As I’ve stated in the past, I’m a pragmatic liberal. Some of that pragmatism comes from my experiences in various situations, while the rest of it comes from my background in science. Get involved in enough projects that end up being of the “up to your ass in alligators” type, finding out that the plans you were given won’t work or don’t do what they were supposed to, and you become a fan of “what works.” From the sciences, it was the times spent coming up with a great hypothesis, only to have the actual experimental data totally destroy it. The result is that I tend to be not quite cynical, but definitely willing to question things. I want to see the data, and I want to see if or how something works. If the data doesn’t back it up, or it’s not working, I’m willing to chuck it and go with something else. The opposite to that is … faith.
Early on in my military days, one of my barracks roommates “got religion.” He was a nice enough guy, but if you ever wanted an example of “over the top,” he was it. His zeal to spread the “good word” ended up with most of the others in the barracks doing their best to avoid him, but I couldn’t. We ended up in a number of debates, and I learned something about faith as opposed to reason. Every point on his part had the same starting assumption: The Bible was the inerrant Word of God. So his arguments would run along the lines of “The Bible says this, therefore...”. He had faith, and facts that conflicted with that were dismissed. I’ve been reminded about those days in watching conservatives over the past few years.
Last year about this time, I wrote about the “cult like” behavior I’ve been seeing from various conservatives. Just consider the statements you see out of them. Taxes are too high, the wealthy are job creators, government should be small, regulations are bad, poor people are poor because they’re lazy, the deficit is out of control, climate change is a myth, and on and on. You can write any conservative’s speech for them in about five minutes.
There’s just one problem with any of those statements: They don’t stand up to factual scrutiny. Taxes are at their lowest rate in over 50 years. The wealthy and corporations haven’t been creating jobs with their wealth. “Small” government is an ideal that gets thrown out the window when they need “government help.” Regulations are bad? Well, unless you’ve suddenly had a massive chemical or coal ash spill into your water supply, or had a train carrying crude oil explode near your town. The deficit has been dropping like a stone over the past few years. Poor people are poor because there aren’t enough jobs, and what few there are don’t pay very well. Climate change is a myth? Despite every scientist saying it’s not, and that the predictions from that are matching up with what’s actually happening.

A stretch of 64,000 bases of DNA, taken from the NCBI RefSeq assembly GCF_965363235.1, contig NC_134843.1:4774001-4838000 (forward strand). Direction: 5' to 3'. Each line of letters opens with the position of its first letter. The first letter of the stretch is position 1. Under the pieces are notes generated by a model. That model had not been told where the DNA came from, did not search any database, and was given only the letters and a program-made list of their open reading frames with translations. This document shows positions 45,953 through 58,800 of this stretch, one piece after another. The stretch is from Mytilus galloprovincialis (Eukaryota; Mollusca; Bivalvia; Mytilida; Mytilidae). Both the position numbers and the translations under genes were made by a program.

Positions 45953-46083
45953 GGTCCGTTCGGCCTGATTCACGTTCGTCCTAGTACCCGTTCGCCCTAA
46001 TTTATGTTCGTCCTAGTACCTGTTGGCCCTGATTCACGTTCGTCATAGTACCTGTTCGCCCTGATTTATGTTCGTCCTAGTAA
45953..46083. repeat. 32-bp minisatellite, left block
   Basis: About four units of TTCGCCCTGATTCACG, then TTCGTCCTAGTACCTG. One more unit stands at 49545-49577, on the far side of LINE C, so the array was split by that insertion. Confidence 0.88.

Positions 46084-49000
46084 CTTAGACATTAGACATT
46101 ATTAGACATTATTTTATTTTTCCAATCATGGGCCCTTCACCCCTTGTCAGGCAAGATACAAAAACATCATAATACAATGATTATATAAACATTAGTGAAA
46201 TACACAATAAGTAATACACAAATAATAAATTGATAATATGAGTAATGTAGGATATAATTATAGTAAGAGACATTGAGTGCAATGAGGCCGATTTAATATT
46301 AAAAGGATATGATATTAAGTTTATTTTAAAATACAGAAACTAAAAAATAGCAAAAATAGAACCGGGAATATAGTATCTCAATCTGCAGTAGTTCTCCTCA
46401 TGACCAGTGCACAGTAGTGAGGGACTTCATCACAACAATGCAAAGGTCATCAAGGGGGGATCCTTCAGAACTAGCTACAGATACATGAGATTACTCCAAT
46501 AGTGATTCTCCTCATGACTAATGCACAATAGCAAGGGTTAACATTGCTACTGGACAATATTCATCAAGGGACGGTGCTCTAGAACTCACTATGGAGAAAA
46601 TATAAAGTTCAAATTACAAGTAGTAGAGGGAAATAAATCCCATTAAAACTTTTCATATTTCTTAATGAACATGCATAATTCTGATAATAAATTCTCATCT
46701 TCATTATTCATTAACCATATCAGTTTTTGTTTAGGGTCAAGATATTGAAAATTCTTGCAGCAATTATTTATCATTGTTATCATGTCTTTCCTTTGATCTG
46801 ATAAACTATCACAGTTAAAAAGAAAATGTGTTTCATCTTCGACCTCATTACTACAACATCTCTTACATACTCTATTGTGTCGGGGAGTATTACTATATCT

It may be no surprise, given the religious right’s takeover of many parts of the Republican Party, but it’s apparent that what the Party’s adherents, the self-identified “conservatives,” are doing is substituting faith for reason. Not a religious faith, but a political faith. The dogma of that is all the things I stated earlier, and “not to be questioned.” That there are facts and an objective reality that contradicts that doesn’t matter, or is looked at as “a test of faith,” and rejection of their stances by the general electorate is simply because they weren’t … pure enough.
That’s why getting into discussions with conservatives often results in the feeling of “talking to a brick wall.” There was a time when there was a vigorous debate between the two parties, just as there was a time when I could debate with conservatives. Back then, we were arguing from the same reality. We had facts, and while we might disagree on how to deal (or not deal) with a given situation or with the conclusions we’d reached, we didn’t disagree on the facts. That’s no longer the case. As I discovered from my debates with my former roommate, they believe, and as a result anything has to fit (or be made to fit) that belief or be rejected. It’s something the political media hasn’t quite grasped, that they’re not covering a political party, but a faith structure. While various elected officials may only be cynically giving lip service to it, they are still locked into it by their Party’s base. The end result is that one side is talking from reason, the other is talking from faith. Two different realities.
Eventually reality and reason will win. It’s going to take some time, and even more, a lot of losses at the voting booth for that belief structure to crack. As observable reality keeps chipping away at their belief structure, there will start to be questions. Some will not change at all, while others will realize, reluctantly, that what they’re experiencing doesn’t match what they believe. But in the meantime, it’s necessary to realize that while facts and reality are important to us, it’s not important to Republicans. They have faith, after all.